Twitter is cracking down on online abuse with updates to its platform. Last week, it launched the ability to report Tweets that mention users, even if the author has blocked them. Now, it has rolled out a couple of changes including stopping creation of new abusive accounts, introducing safer search results, and collapsing potentially abusive or low-quality Tweets. “Making Twitter a safer place is our primary focus,” said Ed Ho, Twitter’s VP of Engineering, in a blogpost.
Twitter will identify people who have been permanently suspended and stop them from creating new accounts. The move particularly focuses on accounts that are created only to abuse and harass other users. Twitter’s new safe search’ feature removes Tweets that contain potentially sensitive content.
It will also remove Tweets from blocked and muted accounts from search results. The Tweets will still be available on the social networking site, but they’ll not show up in search results. Twitter says it is working to identify and collapse potentially abusive and low-quality replies. Once again, the Tweet replies will be accessible to those who seek them out.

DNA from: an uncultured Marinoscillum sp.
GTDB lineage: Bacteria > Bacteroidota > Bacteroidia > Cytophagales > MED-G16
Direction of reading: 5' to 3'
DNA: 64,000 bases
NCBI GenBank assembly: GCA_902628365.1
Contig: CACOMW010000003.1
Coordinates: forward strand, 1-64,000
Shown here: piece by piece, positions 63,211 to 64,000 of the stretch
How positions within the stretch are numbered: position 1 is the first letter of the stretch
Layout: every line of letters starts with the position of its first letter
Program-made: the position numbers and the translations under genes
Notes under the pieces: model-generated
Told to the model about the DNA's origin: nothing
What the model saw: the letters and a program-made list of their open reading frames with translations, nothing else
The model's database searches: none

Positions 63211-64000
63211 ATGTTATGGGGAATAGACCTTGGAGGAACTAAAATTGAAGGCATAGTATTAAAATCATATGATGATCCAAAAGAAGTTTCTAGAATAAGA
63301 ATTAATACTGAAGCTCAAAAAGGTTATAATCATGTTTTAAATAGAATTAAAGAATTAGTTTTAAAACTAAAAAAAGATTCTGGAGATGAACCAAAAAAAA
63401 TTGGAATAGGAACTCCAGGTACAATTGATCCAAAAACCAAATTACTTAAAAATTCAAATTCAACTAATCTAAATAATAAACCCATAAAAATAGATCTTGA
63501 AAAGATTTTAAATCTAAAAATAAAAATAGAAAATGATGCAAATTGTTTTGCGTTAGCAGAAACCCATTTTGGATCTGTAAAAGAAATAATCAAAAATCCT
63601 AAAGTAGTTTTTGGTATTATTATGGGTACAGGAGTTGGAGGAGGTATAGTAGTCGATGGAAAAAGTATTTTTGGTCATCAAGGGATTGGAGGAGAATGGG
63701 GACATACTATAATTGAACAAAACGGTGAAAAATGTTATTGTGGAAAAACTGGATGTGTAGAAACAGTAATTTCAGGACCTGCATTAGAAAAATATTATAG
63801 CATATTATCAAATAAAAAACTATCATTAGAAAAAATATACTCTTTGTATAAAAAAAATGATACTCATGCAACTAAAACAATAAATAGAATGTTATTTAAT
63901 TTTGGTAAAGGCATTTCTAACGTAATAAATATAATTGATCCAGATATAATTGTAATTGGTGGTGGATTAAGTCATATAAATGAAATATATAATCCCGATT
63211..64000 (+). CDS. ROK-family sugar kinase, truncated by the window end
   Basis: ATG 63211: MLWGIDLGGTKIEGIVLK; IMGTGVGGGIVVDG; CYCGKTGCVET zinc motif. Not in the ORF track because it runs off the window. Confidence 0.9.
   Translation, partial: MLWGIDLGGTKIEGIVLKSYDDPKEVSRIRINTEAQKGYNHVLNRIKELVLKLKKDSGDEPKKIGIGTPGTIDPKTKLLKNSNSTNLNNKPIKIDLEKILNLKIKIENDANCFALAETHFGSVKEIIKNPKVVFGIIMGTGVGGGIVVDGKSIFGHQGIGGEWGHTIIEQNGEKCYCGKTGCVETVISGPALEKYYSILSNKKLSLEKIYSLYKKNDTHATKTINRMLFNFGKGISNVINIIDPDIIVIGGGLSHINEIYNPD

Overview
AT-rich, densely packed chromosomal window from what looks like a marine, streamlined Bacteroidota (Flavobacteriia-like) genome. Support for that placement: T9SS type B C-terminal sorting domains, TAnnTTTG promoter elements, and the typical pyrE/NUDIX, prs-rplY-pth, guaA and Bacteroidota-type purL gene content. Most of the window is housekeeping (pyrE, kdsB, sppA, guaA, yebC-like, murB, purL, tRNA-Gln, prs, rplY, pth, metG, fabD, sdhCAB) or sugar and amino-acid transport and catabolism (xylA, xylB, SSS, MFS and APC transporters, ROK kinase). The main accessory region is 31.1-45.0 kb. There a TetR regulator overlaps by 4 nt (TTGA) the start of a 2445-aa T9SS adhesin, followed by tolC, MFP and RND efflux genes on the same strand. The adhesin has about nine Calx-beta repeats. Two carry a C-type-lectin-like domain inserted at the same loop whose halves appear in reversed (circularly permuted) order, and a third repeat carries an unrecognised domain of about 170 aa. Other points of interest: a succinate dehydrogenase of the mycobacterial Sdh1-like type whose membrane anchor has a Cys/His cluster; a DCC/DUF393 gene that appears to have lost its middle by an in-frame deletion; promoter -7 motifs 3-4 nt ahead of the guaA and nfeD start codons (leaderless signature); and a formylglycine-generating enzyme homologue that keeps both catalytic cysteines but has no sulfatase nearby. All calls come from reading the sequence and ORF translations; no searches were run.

The changes are expected to roll out in a couple of weeks. “In the days and weeks ahead, we will continue to roll out product changes – some changes will be visible and some less so – and will update you on progress every step of the way,” said Ho.
Twitter has long been criticised as a hotbed for online harassment. It started to address online abuse in November last year by expanding its mute feature for notifications. Twitter allows users to mute keywords, phrases, and conversations users don’t want to be notified about. It gave users a more direct way to report hateful conduct on the basis of race, ethnicity, national origin, sexual orientation, gender, gender identity, religious affiliation, age, disability, or disease.
Twitter admits the product changes won’t remove online abuse from its platform overnight. Rather, it will keep rolling out updates in phases to make ‘meaningful progress’. Twitter is planning to announce a couple of more changes in the coming weeks and says it will move at this speed until ‘we’ve made a significant impact that people can feel’.